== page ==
I did not like the passage at first. I thought it was repetative & time consuming. But, as I reached the ending & the little boy I gained a new perspective on it. I ended up liking the passage. It is my favorite 1984 related-ish post yet. I like how, unlike BNW, 1984, and robots dreams , the people of Omelas are actually aware of their situation, they have compassion and are able to make decisions for themselves. They simply choose not to decide to let the child out because it is for the betterment of the city. I also liked how some people did feel sickened by the city they live in and had the ability to leave the society.
There are many connections to the novel 1984 and this story. Both are obviously about a society that strives to be perfect. To me this story more relates to BNW than 1984. But as I stated earlier, there are some key differences. In both BNW & 1984 the people were unable to both conprehend and exit the society that they lived in, but in this story the people were well aware of their circumstances and what they had to sacrifice to keep it "perfect". They also had the ability to leave freely from this society.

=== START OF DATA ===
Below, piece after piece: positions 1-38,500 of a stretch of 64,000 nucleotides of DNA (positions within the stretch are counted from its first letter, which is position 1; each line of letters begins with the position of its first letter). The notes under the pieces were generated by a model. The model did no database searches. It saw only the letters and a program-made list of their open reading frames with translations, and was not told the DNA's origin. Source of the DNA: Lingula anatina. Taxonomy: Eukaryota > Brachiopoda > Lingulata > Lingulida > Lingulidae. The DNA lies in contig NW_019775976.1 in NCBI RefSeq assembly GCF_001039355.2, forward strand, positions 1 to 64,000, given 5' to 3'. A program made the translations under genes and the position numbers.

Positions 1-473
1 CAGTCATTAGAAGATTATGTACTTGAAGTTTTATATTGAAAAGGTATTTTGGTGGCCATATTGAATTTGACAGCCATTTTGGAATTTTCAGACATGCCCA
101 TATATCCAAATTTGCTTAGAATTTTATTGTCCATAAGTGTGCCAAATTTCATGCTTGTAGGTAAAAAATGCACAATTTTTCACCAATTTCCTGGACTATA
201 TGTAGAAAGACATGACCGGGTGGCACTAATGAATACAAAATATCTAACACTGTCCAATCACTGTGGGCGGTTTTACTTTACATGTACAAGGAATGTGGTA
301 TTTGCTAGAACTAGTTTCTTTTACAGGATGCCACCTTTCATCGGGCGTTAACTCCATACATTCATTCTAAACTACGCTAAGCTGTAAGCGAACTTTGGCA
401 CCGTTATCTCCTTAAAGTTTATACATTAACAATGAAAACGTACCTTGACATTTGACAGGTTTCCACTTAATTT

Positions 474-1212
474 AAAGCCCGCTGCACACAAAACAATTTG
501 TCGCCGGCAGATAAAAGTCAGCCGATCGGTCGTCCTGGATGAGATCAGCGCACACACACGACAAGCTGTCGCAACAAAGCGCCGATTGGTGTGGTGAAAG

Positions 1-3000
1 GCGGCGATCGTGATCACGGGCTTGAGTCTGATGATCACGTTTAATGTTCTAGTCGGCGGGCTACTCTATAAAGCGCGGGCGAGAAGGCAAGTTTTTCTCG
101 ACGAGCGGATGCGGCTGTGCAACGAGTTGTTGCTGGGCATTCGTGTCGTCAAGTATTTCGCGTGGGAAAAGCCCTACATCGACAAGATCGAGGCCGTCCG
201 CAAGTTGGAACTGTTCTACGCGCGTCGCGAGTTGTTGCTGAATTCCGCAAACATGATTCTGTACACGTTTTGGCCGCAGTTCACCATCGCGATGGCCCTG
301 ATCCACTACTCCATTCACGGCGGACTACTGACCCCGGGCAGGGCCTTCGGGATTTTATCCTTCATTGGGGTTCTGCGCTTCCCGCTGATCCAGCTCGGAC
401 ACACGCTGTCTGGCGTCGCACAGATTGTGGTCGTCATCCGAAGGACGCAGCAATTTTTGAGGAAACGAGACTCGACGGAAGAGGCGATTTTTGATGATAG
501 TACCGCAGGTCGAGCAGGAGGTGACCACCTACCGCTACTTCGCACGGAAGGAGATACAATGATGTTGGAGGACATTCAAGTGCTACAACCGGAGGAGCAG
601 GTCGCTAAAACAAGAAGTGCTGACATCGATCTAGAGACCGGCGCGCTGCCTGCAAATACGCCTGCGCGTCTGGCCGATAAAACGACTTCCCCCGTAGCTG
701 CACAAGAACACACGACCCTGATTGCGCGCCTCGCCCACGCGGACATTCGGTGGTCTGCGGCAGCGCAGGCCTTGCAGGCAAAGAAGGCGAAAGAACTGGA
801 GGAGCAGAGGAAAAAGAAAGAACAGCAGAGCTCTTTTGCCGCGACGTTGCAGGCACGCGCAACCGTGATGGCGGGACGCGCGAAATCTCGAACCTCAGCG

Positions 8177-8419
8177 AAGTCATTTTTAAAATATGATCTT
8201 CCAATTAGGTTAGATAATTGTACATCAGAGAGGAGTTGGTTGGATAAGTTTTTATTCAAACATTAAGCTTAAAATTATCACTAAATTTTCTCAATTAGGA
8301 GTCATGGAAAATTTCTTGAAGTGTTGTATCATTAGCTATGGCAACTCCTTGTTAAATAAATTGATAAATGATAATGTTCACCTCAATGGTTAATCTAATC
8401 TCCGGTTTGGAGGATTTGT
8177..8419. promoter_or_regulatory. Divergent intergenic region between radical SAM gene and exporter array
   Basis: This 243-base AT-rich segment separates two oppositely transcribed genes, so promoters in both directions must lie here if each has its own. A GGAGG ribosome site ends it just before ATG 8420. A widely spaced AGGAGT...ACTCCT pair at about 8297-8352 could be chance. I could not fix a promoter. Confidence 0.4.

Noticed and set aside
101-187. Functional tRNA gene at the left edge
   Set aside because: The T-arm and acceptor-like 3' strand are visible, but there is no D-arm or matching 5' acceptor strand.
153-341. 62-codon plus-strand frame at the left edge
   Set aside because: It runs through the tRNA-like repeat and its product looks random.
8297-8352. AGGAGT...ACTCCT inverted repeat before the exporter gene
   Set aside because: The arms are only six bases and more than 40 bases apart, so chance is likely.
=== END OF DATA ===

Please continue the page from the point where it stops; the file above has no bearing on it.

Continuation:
There were numerous literary devices used in this story. Some include simile, metaphore and personfication. With the use of these literary devices it helps to further illustrate the story, especially the setting. Many of these devices are used in describing the happy and perfect nature of the festival and people of Omelas. This gives the reader a greater visual image and impression of the "perfect" city, which makes it that much more appalling when we find out the root of all this happiness.
1.Why does the author go to such lenghts to fully describe the happy setting of the festival?
2.Without the long description of the city's happy nature, would it have taken away from the forcefull ending?
3. The author likes to use discription to get his point across (i.e. the description of the state of the boy) does this aid the story? how?
4. Why is this titled "The Ones Who Walked Away from Omelas" when the majority of the story is not about those who walked away from omelas? What impact does it make on the story?
5. What is the tone and voice of the author?